The two major disadvantages of wind power include initial cost and technology immaturity. Firstly, constructing turbines and wind facilities is extremely expensive. The second disadvantage is technology immaturity.  High cost of energy can, in part, be addressed directly with technology innovations that increase reliability and energy output and lower system capital expenses. Offshore wind energy produces more energy than onshore wind energy, but costs much more to establish. The primary costs of wind turbines include construction and maintenance.  New technology is needed to lower costs, increase reliability and energy production, solve regional deployment issues, expand the resource area, develop infrastructure and manufacturing facilities, and mitigate known environmental impacts. Therefore, one may argue that implementation of wind energy must be delayed until technological advancements are made. Other disadvantages include:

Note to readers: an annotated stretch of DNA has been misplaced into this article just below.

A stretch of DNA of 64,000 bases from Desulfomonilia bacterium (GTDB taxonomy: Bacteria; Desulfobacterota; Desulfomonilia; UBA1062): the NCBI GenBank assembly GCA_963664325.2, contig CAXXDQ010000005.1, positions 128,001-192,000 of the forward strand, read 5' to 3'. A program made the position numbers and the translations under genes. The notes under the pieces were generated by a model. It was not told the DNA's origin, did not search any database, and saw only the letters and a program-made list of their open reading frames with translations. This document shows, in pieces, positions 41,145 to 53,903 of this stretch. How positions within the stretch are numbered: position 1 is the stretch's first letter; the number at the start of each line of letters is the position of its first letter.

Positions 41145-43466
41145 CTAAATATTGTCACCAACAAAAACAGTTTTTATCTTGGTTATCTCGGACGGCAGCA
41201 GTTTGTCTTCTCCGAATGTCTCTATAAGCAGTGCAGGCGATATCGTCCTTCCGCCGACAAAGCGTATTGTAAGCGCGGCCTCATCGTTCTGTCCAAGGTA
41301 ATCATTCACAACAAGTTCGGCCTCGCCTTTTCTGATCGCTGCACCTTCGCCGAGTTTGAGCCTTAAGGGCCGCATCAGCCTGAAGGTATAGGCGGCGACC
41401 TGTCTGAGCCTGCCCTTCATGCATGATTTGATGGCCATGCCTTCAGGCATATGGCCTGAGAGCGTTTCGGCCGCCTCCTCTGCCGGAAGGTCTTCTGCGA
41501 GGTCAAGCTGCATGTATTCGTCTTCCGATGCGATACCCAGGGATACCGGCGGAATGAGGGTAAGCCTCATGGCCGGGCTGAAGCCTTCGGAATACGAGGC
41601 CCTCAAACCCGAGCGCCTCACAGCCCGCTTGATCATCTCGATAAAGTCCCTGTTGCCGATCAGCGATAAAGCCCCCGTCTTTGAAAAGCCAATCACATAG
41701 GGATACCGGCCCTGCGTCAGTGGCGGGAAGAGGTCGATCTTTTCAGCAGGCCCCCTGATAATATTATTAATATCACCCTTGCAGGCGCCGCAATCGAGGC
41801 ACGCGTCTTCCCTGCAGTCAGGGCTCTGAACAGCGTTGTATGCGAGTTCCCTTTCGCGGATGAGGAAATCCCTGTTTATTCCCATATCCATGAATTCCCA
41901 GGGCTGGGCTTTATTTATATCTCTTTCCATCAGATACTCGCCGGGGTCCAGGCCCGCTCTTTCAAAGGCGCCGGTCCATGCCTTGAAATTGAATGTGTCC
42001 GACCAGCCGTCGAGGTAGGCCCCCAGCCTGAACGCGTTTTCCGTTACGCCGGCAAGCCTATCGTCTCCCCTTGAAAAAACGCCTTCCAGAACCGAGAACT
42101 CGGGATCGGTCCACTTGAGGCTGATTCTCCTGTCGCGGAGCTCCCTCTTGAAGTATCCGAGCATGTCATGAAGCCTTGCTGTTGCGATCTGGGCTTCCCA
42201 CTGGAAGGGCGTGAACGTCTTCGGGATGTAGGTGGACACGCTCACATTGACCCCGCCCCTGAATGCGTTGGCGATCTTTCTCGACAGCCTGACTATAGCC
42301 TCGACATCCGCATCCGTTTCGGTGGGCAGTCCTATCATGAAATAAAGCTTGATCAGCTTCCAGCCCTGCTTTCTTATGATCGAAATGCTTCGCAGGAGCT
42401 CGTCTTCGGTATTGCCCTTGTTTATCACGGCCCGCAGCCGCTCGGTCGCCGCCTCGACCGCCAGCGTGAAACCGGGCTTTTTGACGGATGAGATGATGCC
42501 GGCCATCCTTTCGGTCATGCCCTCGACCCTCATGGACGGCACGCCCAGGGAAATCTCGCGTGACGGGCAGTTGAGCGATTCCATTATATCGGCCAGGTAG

Aesthetic impact: Many people are concerned with the visual effects that wind turbines have on the beautiful scenery of nature. They believe that giant wind turbines distract viewers from the beautiful surroundings.
Wildlife: Wind turbines may be dangerous to flying animals. Many birds and bats have been killed by flying into the rotors. Experts are now conducting research to learn more about the effects that wind turbines have on marine habitats.
Remoteness of location: Although this may be an advantage (placing wind turbines in desolate areas, far away from people), it may also be a disadvantage. The cost of travel and maintenance on the turbines increases and is time consuming. Offshore wind turbines require boats and can be dangerous to manage.
Noise: Some wind turbines tend to generate a lot of noise which can be unpleasant
Safety at Sea: In the darkness/at night it may be difficult for incoming boats to see wind turbines thus leading to collisions.